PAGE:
Pakistan Urges Sharif Not to Return

Pakistan's government urged exiled former Prime Minister Nawaz Sharif not to return home, saying Saturday he should honor a promise he made to stay away after being ousted from power.

Pakistan Urges Sharif Not to Return
Sharif has vowed to fly home from London on Monday to counter President Gen. Pervez Musharraf's re-election bid and run for Parliament, despite veiled threats from senior officials to put him back in jail.

Sharif was toppled in Musharraf's 1999 coup, convicted on charges of hijacking and terrorism and sentenced to life imprisonment before being released into exile in Saudi Arabia.

Information Minister Mohammed Ali Durrani said Sharif was allowed to leave Pakistan after he made pledges to leaders from countries such as Saudi Arabia and Lebanon not to return for 10 years.

Durrani said Sharif "should honor his word," and "should respect the commitment he had made with certain Islamic countries" to secure his release.

"He should not come (back)," Durrani told The Associated Press.

In a sign the government is planning a bumpy landing for Sharif, officials said Friday that police had detained hundreds of supporters from his Pakistan Muslim League-N party in his political stronghold.

Sharif's party denounced the latest moves as politically motivated, and said they would backfire on Musharraf.

Meanwhile, an anti-terrorism court in the eastern city of Lahore on Friday ordered the arrest of Sharif's younger brother Shahbaz in a murder case, said Aftab Ahmed Bajwa, a lawyer for the plaintiff.

He is charged with ordering police to kill five men who were gunned down in Lahore in 1998. At the time of the killings, Shahbaz was the chief minister, or top executive, of Punjab province, and Nawaz was Pakistan's prime minister.

On Wednesday, the father of one of the victims asked the court to arrest Shahbaz after hearing that he was due to return to Pakistan, Bajwa said. Shahbaz has denied the allegation.

Meanwhile, an anti-corruption court in Rawalpindi held a hearing in a case involving allegations that the Sharif family defaulted on a bank loan and owned property beyond their known financial means, said Zulfiqar Ahmed Bhutta, a prosecutor for the state National Accountability Bureau.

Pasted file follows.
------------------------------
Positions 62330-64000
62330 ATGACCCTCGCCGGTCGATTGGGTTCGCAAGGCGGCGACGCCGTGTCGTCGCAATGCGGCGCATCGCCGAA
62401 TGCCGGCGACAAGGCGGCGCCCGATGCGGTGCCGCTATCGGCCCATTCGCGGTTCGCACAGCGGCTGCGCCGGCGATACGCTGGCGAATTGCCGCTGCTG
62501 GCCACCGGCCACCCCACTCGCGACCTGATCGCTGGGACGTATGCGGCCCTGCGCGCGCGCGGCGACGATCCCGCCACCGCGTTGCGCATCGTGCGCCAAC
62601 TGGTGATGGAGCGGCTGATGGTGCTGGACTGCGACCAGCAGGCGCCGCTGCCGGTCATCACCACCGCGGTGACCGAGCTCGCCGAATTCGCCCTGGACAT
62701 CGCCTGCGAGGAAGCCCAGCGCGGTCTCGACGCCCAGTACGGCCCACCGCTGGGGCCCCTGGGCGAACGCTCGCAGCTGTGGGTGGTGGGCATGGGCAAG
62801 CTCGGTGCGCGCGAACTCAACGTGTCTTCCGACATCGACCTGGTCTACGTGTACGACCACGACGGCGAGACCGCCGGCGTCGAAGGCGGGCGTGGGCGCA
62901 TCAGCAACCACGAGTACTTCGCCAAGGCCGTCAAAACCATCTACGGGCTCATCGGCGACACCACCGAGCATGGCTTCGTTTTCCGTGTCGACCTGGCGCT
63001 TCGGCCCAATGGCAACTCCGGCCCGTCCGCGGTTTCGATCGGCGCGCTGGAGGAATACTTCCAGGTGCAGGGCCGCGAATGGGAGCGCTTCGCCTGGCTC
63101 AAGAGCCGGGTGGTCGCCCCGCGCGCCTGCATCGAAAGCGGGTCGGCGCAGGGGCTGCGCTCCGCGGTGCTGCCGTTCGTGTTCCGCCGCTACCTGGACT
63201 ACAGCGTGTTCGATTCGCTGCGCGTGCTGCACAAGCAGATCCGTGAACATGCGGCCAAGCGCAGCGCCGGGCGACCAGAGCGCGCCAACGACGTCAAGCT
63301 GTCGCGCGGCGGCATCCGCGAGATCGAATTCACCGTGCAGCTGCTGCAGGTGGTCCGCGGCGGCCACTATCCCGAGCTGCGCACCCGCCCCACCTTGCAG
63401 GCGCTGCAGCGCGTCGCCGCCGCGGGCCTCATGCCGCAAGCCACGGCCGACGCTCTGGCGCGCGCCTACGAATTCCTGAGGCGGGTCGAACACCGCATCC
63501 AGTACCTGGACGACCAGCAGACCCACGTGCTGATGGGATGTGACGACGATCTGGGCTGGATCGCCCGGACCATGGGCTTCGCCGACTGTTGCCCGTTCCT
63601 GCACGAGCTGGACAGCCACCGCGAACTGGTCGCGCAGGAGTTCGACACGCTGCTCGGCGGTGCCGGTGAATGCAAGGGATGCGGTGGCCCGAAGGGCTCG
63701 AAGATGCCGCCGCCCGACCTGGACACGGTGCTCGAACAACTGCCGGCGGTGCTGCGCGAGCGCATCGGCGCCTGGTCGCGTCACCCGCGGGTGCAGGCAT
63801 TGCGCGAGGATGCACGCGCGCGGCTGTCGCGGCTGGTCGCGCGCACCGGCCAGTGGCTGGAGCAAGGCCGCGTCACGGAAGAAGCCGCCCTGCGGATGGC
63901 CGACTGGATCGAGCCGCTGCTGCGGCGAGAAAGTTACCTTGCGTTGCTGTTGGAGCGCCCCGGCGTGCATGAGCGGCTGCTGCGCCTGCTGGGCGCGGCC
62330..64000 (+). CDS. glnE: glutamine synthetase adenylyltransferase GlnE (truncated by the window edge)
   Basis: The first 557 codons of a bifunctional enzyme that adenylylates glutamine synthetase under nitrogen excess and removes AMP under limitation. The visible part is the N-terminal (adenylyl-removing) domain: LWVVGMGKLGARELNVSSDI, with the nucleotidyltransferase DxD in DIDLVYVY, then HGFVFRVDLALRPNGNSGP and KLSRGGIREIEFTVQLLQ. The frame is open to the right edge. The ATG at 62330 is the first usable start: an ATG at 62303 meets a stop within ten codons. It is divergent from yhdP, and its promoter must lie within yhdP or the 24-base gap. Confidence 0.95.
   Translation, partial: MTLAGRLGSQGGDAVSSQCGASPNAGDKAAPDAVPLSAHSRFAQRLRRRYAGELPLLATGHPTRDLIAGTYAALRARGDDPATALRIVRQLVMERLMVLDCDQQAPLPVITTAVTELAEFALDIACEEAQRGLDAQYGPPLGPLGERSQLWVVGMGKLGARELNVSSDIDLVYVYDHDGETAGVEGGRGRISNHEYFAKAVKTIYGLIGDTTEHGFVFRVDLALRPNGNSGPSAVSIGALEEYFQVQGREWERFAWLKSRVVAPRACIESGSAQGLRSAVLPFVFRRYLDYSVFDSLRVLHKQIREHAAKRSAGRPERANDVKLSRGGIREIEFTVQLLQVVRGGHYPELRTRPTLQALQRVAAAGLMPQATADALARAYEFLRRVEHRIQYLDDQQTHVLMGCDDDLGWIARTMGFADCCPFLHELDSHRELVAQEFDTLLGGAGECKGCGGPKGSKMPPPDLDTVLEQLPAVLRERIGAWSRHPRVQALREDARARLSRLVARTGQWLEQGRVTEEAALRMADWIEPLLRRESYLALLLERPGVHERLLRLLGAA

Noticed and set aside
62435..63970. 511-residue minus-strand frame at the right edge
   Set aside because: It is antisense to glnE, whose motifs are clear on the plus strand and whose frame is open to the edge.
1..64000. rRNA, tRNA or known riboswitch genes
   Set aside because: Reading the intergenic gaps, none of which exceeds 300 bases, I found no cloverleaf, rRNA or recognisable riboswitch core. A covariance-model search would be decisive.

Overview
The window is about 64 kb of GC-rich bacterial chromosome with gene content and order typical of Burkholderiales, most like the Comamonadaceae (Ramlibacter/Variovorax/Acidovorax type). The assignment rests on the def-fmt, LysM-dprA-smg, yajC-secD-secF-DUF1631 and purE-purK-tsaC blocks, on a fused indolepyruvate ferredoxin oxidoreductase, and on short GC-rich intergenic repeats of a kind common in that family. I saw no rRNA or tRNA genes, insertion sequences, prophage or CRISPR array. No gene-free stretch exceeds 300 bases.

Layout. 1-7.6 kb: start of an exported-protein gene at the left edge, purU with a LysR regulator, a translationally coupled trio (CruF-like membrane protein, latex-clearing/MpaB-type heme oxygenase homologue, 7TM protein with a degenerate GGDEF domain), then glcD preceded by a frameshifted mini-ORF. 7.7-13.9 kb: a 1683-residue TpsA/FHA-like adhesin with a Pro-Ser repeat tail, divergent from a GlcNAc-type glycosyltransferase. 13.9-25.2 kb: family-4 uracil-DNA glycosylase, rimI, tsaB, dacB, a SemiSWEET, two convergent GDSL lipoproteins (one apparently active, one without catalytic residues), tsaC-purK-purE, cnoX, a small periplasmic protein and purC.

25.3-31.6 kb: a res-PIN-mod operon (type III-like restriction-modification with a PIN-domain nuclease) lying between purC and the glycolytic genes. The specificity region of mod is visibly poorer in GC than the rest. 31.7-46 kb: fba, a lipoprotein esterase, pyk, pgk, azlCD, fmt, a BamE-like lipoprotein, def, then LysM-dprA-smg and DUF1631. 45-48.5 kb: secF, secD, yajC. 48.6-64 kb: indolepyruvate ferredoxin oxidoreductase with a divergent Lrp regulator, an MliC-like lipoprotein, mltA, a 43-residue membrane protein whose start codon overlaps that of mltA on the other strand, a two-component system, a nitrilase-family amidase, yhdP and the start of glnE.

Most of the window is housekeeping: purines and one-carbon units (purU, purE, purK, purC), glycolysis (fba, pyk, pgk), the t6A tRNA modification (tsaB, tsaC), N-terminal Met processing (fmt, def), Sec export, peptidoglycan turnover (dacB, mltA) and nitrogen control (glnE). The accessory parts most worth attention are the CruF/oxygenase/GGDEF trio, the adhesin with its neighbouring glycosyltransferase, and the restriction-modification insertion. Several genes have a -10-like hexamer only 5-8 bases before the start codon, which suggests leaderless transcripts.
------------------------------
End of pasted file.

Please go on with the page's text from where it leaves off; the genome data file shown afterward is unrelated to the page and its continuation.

The cases date back to 2001 and 2002. Hearings were adjourned for years, but reopened late last month following an application by the government.

The judge adjourned the case until Sept. 13 to ensure the next hearing takes place after the Sharifs are in the country, Bhutta said.

Ahsan Iqbal, spokesman for Sharif's Pakistan Muslim League-N party, said the moves against the Sharifs "show complete panic in the ranks of the government."

Musharraf, a key ally in the U.S. war on terror whose popularity has declined since his failed attempt to fire the country's top judge earlier this year, has repeatedly said the Sharifs must remain in exile for 10 years under the terms of a deal reached in 2000. But the Supreme Court ruled last month they were free to enter Pakistan and that their return should not be obstructed.

Thousands of Sharif supporters are planning to converge on Islamabad to welcome him, but there are expectations that authorities will try to block them. The Sharifs plan to travel to Lahore, the capital of Punjab and their power base, by road.

Iqbal said more than 1,300 party supporters were arrested in raids on their homes across Punjab, which includes Islamabad airport, in the past three days.

"If the government uses illegal tactics and blocks them, that will increase political tension in the country and bring people onto the streets," he said.

A police official in Lahore acknowledged that officers had picked up Sharif supporters, but put the number at about 350. He spoke on condition of anonymity because he was not authorized to make media comments.

Musharraf is expected to seek re-election by lawmakers by mid-October, but has yet to make a public commitment to resign as army chief if he continues as president. Many experts say that to keep his uniform—the main source of his power—beyond 2007 would violate the constitution.

To help smooth the way, Musharraf is trying to strike a deal with another exiled former prime minister, Benazir Bhutto, that could lead them to share power.

Bhutto has been pressing the pace of talks so that she can decide when to return.

However, Durrani, the information minister, said Friday a final decision would come in the Muslim holy month of Ramadan, which begins in mid-September.

"The political process is moving forward. The government will not allow that political process to be disturbed," Durrani said.

Last Mod: 08 Eylül 2007, 09:39
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